United States District Court, D. Massachusetts
MEMORANDUM AND ORDER ON PLAINTIFF'S MOTION FOR
PARTIAL SUMMARY JUDGMENT AND MOTIONS TO STRIKE
Dennis Saylor IV United States District Judge
a dispute concerning the scope of an insurance policy.
Defendants KT Health Holdings, LLC, and KT Health, LLC, have
a general liability insurance policy issued by plaintiff, the
Cincinnati Insurance Company. Defendants manufacture and sell
an athletic tape called KT Tape that is advertised to relieve
pain and prevent injury during exercise. They are now
defendants in a class action lawsuit alleging that they made
false and misleading statements in advertising concerning the
efficacy of KT Tape. That lawsuit also alleges a single count
for personal injury arising out of skin irritation caused by
KT Tape on behalf of the named plaintiff alone.
has moved for partial summary judgment seeking a declaratory
judgment that the policy does not cover the class claims
asserted in the underlying action. Plaintiff has also filed
two motions to strike portions of declarations submitted by
defendants in opposition to that motion. For the following
reasons, plaintiff's motion for partial summary judgment
will be granted, and the motions to strike will be denied.
otherwise noted, the facts set forth below are undisputed.
KT Health Holdings, LLC (“KTHH”) and KT Health,
LLC (“KTH”) manufacture and sell a colorful
elastic tape called KT Tape for use in sports and fitness
activities. (Def. SMF Ex. 1, ¶¶ 4-8). Defendants
advertise KT Tape as way to prevent injury and alleviate pain
during exercise. (Def. SMF ¶¶ 40-43).
The Underlying Action
October 30, 2015, Alexander Vuckovic filed a class action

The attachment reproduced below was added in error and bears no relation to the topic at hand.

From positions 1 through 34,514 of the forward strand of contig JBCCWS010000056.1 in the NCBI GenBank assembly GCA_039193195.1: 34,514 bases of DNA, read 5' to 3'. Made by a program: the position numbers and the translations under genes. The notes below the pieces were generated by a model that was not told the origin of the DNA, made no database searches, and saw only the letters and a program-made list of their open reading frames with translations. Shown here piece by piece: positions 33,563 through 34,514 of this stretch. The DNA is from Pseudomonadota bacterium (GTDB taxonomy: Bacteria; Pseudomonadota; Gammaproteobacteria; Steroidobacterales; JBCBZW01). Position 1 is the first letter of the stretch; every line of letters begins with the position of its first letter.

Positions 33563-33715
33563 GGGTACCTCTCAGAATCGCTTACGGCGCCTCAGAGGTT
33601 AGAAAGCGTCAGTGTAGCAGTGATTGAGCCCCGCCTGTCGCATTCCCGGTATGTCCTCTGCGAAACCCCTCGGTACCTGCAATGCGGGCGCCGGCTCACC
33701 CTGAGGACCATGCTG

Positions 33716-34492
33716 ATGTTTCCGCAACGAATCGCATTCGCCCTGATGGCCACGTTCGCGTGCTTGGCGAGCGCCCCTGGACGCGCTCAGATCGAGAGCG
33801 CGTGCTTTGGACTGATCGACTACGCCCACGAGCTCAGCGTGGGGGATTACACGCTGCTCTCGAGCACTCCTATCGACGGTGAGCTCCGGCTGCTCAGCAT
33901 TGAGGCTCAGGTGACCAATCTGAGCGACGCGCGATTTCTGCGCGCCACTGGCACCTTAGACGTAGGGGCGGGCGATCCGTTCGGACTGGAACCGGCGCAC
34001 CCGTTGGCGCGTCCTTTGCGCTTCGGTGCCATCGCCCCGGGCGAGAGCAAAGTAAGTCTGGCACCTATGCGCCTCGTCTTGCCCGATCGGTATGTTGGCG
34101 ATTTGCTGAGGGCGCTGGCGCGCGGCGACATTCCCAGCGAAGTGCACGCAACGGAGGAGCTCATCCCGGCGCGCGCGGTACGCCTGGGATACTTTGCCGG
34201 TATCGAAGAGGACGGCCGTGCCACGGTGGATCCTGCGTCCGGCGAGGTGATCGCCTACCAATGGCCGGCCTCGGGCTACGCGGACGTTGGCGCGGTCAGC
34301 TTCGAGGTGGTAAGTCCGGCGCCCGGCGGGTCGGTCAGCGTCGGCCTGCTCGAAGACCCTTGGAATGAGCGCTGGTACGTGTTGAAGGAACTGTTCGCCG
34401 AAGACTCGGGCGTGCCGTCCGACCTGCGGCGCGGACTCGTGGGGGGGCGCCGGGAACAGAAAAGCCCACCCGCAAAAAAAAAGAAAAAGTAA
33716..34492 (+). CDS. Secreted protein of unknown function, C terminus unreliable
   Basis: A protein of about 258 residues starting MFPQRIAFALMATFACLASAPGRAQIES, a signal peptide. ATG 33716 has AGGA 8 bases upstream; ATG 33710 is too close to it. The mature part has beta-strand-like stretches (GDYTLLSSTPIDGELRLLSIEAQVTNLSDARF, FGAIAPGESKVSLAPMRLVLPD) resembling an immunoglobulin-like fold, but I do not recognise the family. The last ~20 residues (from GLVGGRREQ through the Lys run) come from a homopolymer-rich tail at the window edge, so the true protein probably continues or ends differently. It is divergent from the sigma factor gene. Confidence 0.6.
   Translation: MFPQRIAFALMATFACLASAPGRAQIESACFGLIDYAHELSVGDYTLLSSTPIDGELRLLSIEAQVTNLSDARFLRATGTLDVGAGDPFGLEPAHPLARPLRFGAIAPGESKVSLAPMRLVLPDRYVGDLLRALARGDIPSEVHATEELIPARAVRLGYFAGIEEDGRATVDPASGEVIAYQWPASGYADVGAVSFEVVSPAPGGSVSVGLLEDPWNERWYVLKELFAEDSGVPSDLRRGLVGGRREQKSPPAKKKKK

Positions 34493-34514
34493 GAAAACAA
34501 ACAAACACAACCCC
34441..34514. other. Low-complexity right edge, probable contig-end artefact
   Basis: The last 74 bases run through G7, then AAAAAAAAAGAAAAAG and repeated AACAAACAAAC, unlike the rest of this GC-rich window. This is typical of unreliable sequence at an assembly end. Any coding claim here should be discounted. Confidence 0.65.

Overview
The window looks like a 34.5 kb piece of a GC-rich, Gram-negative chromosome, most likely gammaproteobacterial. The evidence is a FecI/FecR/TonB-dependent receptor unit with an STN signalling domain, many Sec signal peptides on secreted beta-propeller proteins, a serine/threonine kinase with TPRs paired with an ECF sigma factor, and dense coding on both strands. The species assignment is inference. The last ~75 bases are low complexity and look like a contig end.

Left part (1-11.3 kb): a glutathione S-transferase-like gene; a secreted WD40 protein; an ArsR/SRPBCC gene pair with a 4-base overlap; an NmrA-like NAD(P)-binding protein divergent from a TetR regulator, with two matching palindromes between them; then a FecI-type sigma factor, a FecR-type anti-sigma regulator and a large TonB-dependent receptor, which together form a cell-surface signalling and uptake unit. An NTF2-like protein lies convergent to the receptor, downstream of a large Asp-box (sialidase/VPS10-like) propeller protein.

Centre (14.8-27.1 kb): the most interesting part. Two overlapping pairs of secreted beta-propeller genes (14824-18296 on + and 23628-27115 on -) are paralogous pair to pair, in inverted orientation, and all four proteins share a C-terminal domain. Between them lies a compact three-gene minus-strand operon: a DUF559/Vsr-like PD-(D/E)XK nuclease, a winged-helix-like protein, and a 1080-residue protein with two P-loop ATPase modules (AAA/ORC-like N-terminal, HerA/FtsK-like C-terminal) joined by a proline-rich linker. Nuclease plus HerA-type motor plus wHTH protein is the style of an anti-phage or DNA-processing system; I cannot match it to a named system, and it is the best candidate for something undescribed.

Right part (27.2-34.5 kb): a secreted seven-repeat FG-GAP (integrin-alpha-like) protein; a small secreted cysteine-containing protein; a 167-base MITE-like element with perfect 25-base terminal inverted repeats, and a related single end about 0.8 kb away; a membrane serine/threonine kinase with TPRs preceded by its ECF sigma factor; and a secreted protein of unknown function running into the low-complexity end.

lawsuit against KTHH, KTH, and KT Holdings, LLC. (Compl.,
Vuckovic v. KT Health Holdings, et al.,
15-cv-13696-GAO (Oct. 30, 2015)). In January 2016, Vuckovic
amended the complaint to eliminate KT Holdings, LLC as a
defendant. (First Amended Complaint, Pl. SMF Ex. C). The
first amended complaint alleged three counts under state law
for unjust enrichment, untrue and misleading advertising in
violation of Mass. Gen. Laws ch. 266, § 91, and unfair
and deceptive practices in violation of Mass. Gen. Laws ch.
93A, § 2. (Id. ¶¶ 57-74). It proposes
to bring claims on behalf of all persons who purchased KT
Tape in Massachusetts since the fall of 2011. (Id.
¶ 48). It did not assert any personal injury claims.
7, 2016, Vuckovic filed a second amended complaint
(“SAC”) adding a single claim for personal injury
arising out of redness and irritation caused by affixing KT
Tape to his skin. (SAC, Pl. SMF Ex. A). That new claim
applies to Vuckovic alone, while the original three counts
are alleged on behalf of the class. (Id.
substance, the class claims allege that KT Tape does not work
as advertised. The SAC alleges that defendants'
statements in advertisements, use of photographs of Olympic
athletes wearing KT Tape, and other marketing practices
create the impression that KT Tape relieves pain and prevents
injury during exercise. (Id. ¶¶ 3-18). It
further alleges that those claims are “not supported by
scientific evidence, and [are] not accepted by the medical
community.” (Id. ¶ 22). It states that
defendants' “creative and aggressive marketing
efforts are the only reason that [defendants] ha[ve] been
able to sell so much of this product at premium prices”
and that “consumers, including Plaintiff and other
Class members, have paid a premium price for a product that
does not perform as claimed and advertised.”
(Id. ¶¶ 7, 27).
The Insurance Policy
Cincinnati Insurance Company issued a commercial general
liability insurance policy, EPP 0184626, to Lumos Inc. doing
business as KT Tape for the period from March 1, 2013 - March
1, 2016. (Policy, Pl. SMF Ex. E). Defendants were added as
insureds to the policy by endorsement. (Id.).
policy provides, among other things, that Cincinnati will pay
those sums that the insured becomes legally obligated to pay
as damages because of “bodily injury” or
“property damage” to which this insurance
applies. We will have the right and duty to defend the
insured against any “suit” seeking those damages.
However, we will have no duty to defend the insured against
any “suit” seeking damages for “bodily
injury” or “property damage” to which this
insurance does not apply . . . .
(Pl. SMF Ex. E § I.1.a). It defines “bodily
injury” as “bodily injury, sickness or disease
sustained by a person, including death resulting from any of
these.” (Id. § V.4).